Dara O Briain fell in love with the night sky in decidedly unglamorous circumstances. He became besotted with stargazing the moment he was ordered to put the bins out one evening as a teenager in Ireland.
"As soon as I stepped out of the front door that night, I looked up, saw the Plough for the first time and thought, 'Wow! That's incredible!' Then when I saw it again on holiday, I thought, 'There it is again!' I realised the Plough was everpresent. I got this astonishing sense of its eternity. I was immediately hooked."
O Briain, 39, who studied mathematics and theoretical physics at University College Dublin, rekindles his passion over three nights this week with fellow astro-head Brian Cox for BBC2's Stargazing Live. Stretching out his long limbs on a sofa in a west London photographic studio and sipping from a bottle of Diet Coke, the comedian explains why he is so smitten by the stars.
"Astronomy sparks the imagination," he says. "One of the great universal sources of wonder is just to tilt your head back and gawp at this incredible show unfolding above you.
"It also gives you an amazing sense of perspective. Looking up at the stars makes us realise that we are nothing. And there is nothing wrong with the odd injection of perspective in our lives."
This innate sense of wonder helps explain why Stargazing Live attracted almost four million viewers when it was first shown last year, he says. The other reason behind its popularity is, of course, O Briain's stratospherically popular co-host.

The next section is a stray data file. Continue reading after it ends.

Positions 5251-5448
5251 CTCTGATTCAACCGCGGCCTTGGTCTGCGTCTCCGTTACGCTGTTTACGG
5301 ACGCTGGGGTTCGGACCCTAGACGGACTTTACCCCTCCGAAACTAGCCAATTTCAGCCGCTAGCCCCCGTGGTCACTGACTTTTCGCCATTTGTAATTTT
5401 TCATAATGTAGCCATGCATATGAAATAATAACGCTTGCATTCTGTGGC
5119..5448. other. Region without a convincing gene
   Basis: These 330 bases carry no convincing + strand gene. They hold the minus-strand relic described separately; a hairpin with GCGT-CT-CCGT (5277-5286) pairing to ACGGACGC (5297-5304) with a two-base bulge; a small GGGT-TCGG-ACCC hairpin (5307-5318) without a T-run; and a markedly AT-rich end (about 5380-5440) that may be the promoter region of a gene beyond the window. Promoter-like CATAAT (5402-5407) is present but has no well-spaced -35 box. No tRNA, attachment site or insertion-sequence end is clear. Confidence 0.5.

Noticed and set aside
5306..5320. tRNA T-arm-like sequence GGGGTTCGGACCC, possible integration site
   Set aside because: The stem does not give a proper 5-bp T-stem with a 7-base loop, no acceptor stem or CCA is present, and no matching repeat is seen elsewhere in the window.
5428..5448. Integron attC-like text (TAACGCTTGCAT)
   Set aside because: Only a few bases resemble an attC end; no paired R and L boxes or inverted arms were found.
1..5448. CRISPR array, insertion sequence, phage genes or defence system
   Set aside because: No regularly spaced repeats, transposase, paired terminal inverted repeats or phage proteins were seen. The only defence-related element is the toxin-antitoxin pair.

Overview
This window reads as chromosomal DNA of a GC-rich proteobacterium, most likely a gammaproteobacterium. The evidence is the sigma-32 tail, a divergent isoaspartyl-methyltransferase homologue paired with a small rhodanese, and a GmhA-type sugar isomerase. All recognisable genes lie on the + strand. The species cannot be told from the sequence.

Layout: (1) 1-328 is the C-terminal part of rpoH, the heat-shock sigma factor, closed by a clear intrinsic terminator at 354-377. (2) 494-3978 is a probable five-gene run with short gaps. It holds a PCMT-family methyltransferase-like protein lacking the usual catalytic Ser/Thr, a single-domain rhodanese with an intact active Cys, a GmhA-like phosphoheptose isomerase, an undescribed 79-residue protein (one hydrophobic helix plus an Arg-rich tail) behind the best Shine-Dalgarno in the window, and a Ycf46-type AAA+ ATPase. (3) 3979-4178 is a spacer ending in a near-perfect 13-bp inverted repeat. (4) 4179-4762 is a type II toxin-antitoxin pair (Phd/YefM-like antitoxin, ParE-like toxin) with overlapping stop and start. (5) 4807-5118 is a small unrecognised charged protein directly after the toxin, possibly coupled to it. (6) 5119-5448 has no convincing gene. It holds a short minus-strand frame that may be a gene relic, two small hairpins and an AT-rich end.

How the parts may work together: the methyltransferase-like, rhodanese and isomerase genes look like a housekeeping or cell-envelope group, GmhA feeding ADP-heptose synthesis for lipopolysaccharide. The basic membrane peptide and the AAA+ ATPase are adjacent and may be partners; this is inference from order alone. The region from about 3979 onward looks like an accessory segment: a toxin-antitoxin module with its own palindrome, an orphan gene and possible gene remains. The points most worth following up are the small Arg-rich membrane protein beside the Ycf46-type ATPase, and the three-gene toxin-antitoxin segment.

"The Brian Cox Effect is massive. People may witter on about Brian's hair and his dreamy eyes - and he does, of course, have them - but the viewers who are simply swooning over him tend to miss the fact that his programmes are fantastic. Brian has found an audience hungry for something that has substance to it. His programmes have tremendous heft."
O Briain jokes that he has been able to offer Cox some solid career advice. "We were in a bar in Soho one night, and I told Brian the first rule of showbiz: What would David Attenborough do?
"Nothing with the word 'celebrity' in the title, nothing involving eating kangaroo parts in the jungle, and no hosting light-hearted quiz shows. Of course, I don't have to live by those rules myself! I'm still living by: What would Dave Allen do? But Brian's stuff has proper weight."
This time round, Stargazing Live again comes from Jodrell Bank and will train its telescope on several different aspects of the universe. It will, for example, explore the malign influence of light pollution on astronomy by blacking out a whole village in Devon. The Milky Way, alien life and the search for a new planet outside our solar system are also on the agenda.
"We will also be looking at the fact that we are in a constant struggle with the Moon. It's locked into a permanent position so we never see the dark side of the Moon. Hey, that's a great phrase - it could have legs!"